Period prevalence: prevalence of outcome of interest during a specified period of time. Less frequently used.

Number of cases that occurred in a specified period of time/ Number in the defined population during this period

Period prevalence generally ranges from 0 to 100 %. (Theoretically, period prevalence can exceed 100% if you allow individuals who had the disease more than once to be counted for each case of the disease within the reporting period.)

E.g. what percentage of the population had an episode of flu between October and May in the most recent flu season?

Example 2-1: Cancer Rates Section

news

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What is the lowest that an incidence density rate could be? What is the highest?

  • The title of the article implies a rate; a number with a numerator and a denominator within a time period. Yet, what does the first sentence of the article cite? ... "The number" ... Is the number the same as the rate? What are the data?

  • Also look at the first sentence of the second paragraph. "... death rates from cancer continue to fall...", but the headline states that cancer rates will double! What is the true story here?

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If the number or proportion diagnosed is truly increasing and the death rate decreasing, what will happen to the prevalence?

Increase—cancer is a chronic condition, so an increase in the number diagnosed with a decrease in the death rate will lead to increased prevalence.

Other Measures of Disease Frequency Section

Many summary measures of health status and risk can be derived from basic counts of deaths, persons with disease or risk factors and population estimates. The method of presenting the data, including the choice of presenting absolute frequency data or data relative to a population can dramatically alter perceptions of risk.

These last two have been used by economists:

  • Mortality Rate = number of deaths in a year divided by the midyear population (cumulative incidence).
  • Cancer Incidence Rate = new cancer cases in a year divided by the midyear population (cumulative incidence).
  • Case-Fatality Rate = deaths due to the specific cause divided by the number of cases from that specific cause (this isn't a rate at all - it is a percentage).
  • Attack Rate = cases due to a specific cause in a short period of time divided by the population at risk, often associated with an epidemic situation (cumulative incidence).
  • Autopsy Rate = cases per number of autopsies (point prevalence)
  • Birth Defect Rate = cases of birth defect divided by number of live births (or live births plus still births) (prevalence).
  • Proportionate Mortality = death from specific cause per number of deaths from other causes (proportion).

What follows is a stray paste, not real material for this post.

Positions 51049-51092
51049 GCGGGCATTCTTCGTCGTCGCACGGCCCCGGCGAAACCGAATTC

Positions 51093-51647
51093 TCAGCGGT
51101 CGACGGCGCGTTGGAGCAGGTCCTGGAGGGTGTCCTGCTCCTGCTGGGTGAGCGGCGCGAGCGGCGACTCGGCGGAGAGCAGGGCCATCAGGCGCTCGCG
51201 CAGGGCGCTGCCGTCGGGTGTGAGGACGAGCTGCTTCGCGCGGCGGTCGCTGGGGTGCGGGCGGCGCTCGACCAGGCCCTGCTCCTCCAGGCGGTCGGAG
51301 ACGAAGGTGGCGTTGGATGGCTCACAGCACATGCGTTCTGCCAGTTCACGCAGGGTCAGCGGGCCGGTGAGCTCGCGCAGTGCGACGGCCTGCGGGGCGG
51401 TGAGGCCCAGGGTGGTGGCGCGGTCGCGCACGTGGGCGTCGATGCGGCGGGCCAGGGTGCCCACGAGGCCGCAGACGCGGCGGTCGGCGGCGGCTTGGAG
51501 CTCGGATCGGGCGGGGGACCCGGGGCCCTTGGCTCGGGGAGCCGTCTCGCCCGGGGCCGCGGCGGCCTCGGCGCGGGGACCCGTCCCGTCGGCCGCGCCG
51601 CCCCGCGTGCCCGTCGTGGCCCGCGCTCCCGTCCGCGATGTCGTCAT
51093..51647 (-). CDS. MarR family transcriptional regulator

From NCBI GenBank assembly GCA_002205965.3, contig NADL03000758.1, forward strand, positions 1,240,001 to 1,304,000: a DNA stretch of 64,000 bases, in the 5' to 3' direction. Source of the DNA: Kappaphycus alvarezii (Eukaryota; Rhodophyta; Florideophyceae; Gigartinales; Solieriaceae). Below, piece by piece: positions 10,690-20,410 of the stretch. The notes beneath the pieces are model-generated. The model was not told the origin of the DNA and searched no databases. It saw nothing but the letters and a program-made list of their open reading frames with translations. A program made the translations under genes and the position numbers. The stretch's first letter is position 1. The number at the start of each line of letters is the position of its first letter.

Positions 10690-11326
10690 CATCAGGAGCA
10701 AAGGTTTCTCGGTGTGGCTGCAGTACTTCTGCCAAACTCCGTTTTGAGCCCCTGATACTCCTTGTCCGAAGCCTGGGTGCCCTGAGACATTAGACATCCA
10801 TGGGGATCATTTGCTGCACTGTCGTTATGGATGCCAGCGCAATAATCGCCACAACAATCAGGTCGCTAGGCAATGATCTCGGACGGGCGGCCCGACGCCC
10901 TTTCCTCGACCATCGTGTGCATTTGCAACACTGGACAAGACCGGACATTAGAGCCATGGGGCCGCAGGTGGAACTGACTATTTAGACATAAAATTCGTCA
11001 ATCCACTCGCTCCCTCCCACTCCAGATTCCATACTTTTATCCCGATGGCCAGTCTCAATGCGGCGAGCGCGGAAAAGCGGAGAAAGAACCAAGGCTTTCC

• Years of Potential Life Lost = the sum of the number of years over the population that deaths occur before a specific age (i.e., death at 58 years of age would contribute 7 years to YPLL 65) for a specific population.
  • Years of Productive Life Lost = the sum of the number of productive years over the population that are not available due to premature death.

Example 2-2: Incidence / Prevalence Section

Consider a population of 20 individuals. Each horizontal line in the figure below represents a person in that population who became a case of a disease for which there is no immunity, i.e., an individual can get this disease multiple times. The length of the line indicates the duration of the disease for each case. Each person became a case on the first day of the month and ended after the last day of the month. The case number is in the left-hand column. For instance, case 5 became a case of the disease for one month from March 1, 1999 until April 1, 1999.

Excercise graph

Calculate:

  1. What was the prevalence on May 1, 1999?
  2. What was the prevalence for all of 1999?
  3. What was the cumulative incidence during 1999?
  4. What was the incidence density for the entire period July 1, 1998 through June 30, 2000?

Try this exercise on your own and then play the video below to see if our results are the same!

Discuss!

Now, let's expand our thinking and think about these questions:

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Come up with an answer to this question by yourself and then click on the button below to reveal the solution.
  • How would the chart be different if this condition could only occur once for each person?
  • What are examples of diseases that a person has only once in their lifetime?
  • How would these measures of frequency be different?
  • Which measures would be different?
  • Would they increase or decrease?

Answers:

If the condition can only occur once, once the subject has had the disease, they are no longer available for the numerator or denominator. Examples of conditions for which there is no second case for an individual: smallpox, diphtheria, polio, death.

It is difficult to predict what would happen in general. In this specific example, persons 1,3, 4, 5 and 6 would have contributed fewer months to the denominator for incidence density which becomes 4 persons/374 person- months, a small decrease in incidence density. Cumulative incidence would decrease with one less person in the numerator and two less in the denominator. (1/16 vs 2/18). The point prevalence will not change, but the period prevalence may change, depending on the definitions used. Be careful when using these measures to understand the counting rules!